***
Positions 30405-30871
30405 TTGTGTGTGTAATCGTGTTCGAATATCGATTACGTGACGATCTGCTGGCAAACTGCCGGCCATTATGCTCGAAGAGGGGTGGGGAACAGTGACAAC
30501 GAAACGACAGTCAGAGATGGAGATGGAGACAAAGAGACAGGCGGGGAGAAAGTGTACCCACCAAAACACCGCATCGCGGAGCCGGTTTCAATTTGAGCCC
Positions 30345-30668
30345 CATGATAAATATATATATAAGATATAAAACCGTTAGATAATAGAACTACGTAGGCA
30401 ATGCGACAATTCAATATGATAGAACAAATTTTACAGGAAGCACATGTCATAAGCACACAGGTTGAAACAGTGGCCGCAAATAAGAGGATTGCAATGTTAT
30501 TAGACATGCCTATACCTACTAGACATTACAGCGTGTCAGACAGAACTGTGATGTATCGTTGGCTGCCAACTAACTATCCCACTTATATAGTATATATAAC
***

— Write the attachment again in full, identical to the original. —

Positions 30405-30871
30405 TTGTGTGTGTAATCGTGTTCGAATATCGATTACGTGACGATCTGCTGGCAAACTGCCGGCCATTATGCTCGAAGAGGGGTGGGGAACAGTGACAAC
30501 GAAACGACAGTCAGAGATGGAGATGGAGACAAAGAGACAGGCGGGGAGAAAGTGTACCCACCAAAACACCGCATCGCGGAGCCGGTTTCAATTTGAGCCC
Positions 30345-30668
30345 CATGATAAATATATATATAAGATATAAAACCGTTAGATAATAGAACTACGTAGGCA
30401 ATGCGACAATTCAATATGATAGAACAAATTTTACAGGAAGCACATGTCATAAGCACACAGGTTGAAACAGTGGCCGCAAATAAGAGGATTGCAATGTTAT
30501 TAGACATGCCTATACCTACTAGACATTACAGCGTGTCAGACAGAACTGTGATGTATCGTTGGCTGCCAACTAACTATCCCACTTATATAGTATATATAAC